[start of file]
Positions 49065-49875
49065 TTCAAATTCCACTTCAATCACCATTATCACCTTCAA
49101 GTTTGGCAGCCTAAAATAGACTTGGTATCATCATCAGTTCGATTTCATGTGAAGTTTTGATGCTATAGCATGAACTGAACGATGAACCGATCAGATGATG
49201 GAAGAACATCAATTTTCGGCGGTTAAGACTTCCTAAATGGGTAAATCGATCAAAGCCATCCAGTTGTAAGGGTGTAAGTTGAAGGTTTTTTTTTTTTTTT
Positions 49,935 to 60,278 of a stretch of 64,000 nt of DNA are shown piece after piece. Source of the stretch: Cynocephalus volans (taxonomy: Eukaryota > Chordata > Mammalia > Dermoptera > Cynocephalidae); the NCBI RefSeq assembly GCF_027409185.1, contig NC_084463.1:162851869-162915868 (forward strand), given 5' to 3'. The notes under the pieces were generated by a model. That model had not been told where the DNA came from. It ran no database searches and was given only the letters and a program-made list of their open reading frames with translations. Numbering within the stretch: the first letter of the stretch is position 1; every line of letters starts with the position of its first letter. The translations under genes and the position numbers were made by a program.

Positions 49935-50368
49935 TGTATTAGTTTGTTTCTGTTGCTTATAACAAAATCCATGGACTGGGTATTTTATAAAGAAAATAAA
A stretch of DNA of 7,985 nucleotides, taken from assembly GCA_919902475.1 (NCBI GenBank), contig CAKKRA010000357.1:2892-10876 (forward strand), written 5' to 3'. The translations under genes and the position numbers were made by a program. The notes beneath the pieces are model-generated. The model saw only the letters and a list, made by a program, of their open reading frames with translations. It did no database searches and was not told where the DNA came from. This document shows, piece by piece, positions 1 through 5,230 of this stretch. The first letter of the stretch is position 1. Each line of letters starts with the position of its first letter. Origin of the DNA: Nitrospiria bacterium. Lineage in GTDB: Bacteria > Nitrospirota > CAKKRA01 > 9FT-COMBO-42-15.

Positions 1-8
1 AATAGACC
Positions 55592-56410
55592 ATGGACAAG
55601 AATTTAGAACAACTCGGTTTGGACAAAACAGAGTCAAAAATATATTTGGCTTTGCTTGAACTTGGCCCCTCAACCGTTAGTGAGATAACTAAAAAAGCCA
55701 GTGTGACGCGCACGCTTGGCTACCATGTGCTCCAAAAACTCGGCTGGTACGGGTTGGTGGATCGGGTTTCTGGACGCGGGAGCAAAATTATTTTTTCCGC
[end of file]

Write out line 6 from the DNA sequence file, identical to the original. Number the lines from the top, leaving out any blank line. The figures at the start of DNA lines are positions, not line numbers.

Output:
Positions 49935-50368